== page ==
What is Term Life Insurance?
This type of life insurance is common and fairly easy to understand. It is life insurance that pays out if you die during a specific period of time (the “term”). Your beneficiary will receive the entire death benefit (the lump sum paid to your beneficiaries upon your death) no matter when during the term you die, and your monthly payments will never go up. Most term life insurance policies are in increments of 10 years, 20 years, or 30 years. But the length of the term is often more flexible than that. Sometimes you can purchase it in increments of 5 years. It’s really up to you.
Term life insurance has level “premiums.” This means the premium payments will not go up over time, no matter how long you have had the policy. So if you are paying $20 per month for your life insurance policy, the payment will be $20 on the very first month you own the policy and will still be $20 per month on the last month you own your policy.
Also, with term insurance, the death benefit is one set amount and doesn’t change. So, for example, if you bought a 20-year term life insurance policy and died within a few months of purchasing it, your beneficiary would get the full death benefit, let’s say $500,000. And say with this same policy, you did not die until you had the policy for 19 years, your beneficiary would still get the full $500,000. No matter how long you have had your policy, as long as you are still within the “term,” your beneficiaries will get paid the full death benefit.
What Happens When the Term Ends?
The need for life insurance rarely ends, so what do you do when the term of your policy is up?
If you own a term life insurance policy, and it is getting ready to expire, you have one thing to be thankful for — you are still alive! However, now you need to decide what to do about your life insurance.
Purchase Another Life Insurance Policy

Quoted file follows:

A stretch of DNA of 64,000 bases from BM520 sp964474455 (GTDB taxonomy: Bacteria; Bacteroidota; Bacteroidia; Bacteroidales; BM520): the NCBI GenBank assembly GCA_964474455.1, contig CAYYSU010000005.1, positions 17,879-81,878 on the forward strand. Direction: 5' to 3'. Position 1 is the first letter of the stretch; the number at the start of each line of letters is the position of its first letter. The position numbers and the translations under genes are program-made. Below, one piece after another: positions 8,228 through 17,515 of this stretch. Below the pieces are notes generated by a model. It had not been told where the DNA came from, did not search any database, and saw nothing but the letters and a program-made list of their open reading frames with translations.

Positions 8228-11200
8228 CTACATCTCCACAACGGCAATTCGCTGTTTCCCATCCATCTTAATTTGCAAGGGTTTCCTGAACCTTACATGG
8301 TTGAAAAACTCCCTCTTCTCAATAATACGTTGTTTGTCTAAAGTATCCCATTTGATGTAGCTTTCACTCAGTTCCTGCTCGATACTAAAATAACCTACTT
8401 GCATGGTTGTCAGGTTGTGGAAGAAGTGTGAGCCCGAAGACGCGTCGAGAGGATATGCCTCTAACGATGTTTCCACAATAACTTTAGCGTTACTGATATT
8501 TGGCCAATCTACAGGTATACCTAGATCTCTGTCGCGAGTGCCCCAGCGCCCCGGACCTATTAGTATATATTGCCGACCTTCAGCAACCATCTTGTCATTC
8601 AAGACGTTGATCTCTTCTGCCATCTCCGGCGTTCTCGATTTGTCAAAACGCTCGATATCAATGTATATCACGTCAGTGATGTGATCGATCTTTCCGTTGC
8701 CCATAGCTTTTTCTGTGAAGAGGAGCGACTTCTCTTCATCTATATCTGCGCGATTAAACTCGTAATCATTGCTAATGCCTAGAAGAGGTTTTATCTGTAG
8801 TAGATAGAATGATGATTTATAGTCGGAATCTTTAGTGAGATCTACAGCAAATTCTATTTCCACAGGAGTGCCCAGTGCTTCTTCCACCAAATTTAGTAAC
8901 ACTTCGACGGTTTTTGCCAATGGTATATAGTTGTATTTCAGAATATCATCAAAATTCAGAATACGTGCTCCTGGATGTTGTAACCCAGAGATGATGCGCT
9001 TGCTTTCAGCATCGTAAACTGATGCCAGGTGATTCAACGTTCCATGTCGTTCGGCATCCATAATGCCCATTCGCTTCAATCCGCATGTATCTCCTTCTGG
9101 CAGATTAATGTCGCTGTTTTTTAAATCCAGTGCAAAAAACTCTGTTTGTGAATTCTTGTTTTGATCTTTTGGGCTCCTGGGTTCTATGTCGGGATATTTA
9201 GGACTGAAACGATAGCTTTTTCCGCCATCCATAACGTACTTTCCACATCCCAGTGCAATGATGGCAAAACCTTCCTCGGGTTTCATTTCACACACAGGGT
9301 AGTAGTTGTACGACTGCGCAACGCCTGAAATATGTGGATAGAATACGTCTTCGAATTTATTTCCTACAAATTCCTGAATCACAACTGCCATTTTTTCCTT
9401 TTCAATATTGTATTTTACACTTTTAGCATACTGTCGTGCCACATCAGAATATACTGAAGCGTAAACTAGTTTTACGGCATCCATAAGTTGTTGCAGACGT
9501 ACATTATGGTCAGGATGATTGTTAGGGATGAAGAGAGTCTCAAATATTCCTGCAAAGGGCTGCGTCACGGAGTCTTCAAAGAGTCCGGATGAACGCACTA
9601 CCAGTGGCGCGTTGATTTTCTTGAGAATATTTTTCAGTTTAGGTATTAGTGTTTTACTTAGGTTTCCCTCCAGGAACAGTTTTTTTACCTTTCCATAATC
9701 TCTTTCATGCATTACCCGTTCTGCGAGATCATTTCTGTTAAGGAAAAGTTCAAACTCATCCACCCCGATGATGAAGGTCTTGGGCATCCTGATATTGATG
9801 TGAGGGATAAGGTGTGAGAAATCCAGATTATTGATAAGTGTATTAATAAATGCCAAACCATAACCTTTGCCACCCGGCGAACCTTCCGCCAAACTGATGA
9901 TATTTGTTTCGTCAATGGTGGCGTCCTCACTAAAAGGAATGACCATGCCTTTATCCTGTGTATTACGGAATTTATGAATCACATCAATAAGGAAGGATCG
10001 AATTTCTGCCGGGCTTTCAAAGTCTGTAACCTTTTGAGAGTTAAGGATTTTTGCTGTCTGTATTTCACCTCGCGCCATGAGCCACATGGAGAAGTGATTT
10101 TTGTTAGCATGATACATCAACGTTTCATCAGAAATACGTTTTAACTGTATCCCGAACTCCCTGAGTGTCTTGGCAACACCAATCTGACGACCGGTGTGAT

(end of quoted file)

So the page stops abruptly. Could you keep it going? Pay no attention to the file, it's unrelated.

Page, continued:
On the downside, your premiums will likely rise because health and age are key factors for determining the amount of your life insurance premium. Unsurprisingly, you will pay higher premiums the older you are when you start a new policy.
If you are in good health with a good family health history – and maintain a healthy lifestyle – you may still get a reasonable rate. In the worst case scenario, if you are in bad health, your premiums may end up being so expensive that you are unable to renew your insurance. Even worse, you may be at risk of not re-qualifying.
One way to avoid this issue is to purchase a permanent life insurance policy instead of a term policy to start with.
Convert to a Permanent Life Insurance Policy
Another solution is switching your plan from a term life insurance policy to a permanent life insurance policy. Many term insurance policies offer an option to “convert” when the term ends.
Before the “term” of your term life insurance policy ends, consult a licensed insurance professional. You may have the ability to extend your current policy or even convert it to a permanent life insurance policy.
Whatever you do, don’t stop making payments or just let the term end without taking action. You may have more options than you know – options that are better than starting over with a brand new policy or going without life insurance.
Renew Your Current Term Policy
Renewing your current term life insurance policy may be an option for you. Some term policies give you the option to renew, often called a “renewal option” or “renewal privileged.” Renewing may or may not end up in higher premiums because sometimes you can renew your policy without a new medical exam, avoiding the underwriting process. Not all policies are able to be renewed.
Choosing to make your original term life policy have the renewal option may end up in paying higher premiums overall, and if you do decide to renew, even though you most likely won’t need to take a new medical exam, your monthly premiums might go up.
Having the option to review your term policy is often a good choice if you want a lower payment to start with because of immediate needs, such as a mortgage payment, and you want the option of continuing your insurance in the future and think you may be able to afford a higher premium in the future, when your career is more established.
If you do have the option to renew, you are not obligated to. When your term policy ends, you can just choose a previous suggestion: let it lapse and apply for a new policy (not recommended) or convert to a permanent policy.
Term Vs. Perm
Life insurance involves an agreement between you and an insurance company. You agree to make premium payments to the insurance company, and in the event of your death, the insurance company pays a lump-sum amount to your designated beneficiary. The amount of premium you pay is based on certain criteria such as your age, health, past illnesses or diseases, and lifestyle.
Why not Both?
More Thoughts to Consider
Getting a Refund of Your Premiums
Investing the Difference
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This information is provided for general consumer educational purposes and is not intended to provide legal, tax or investment advice.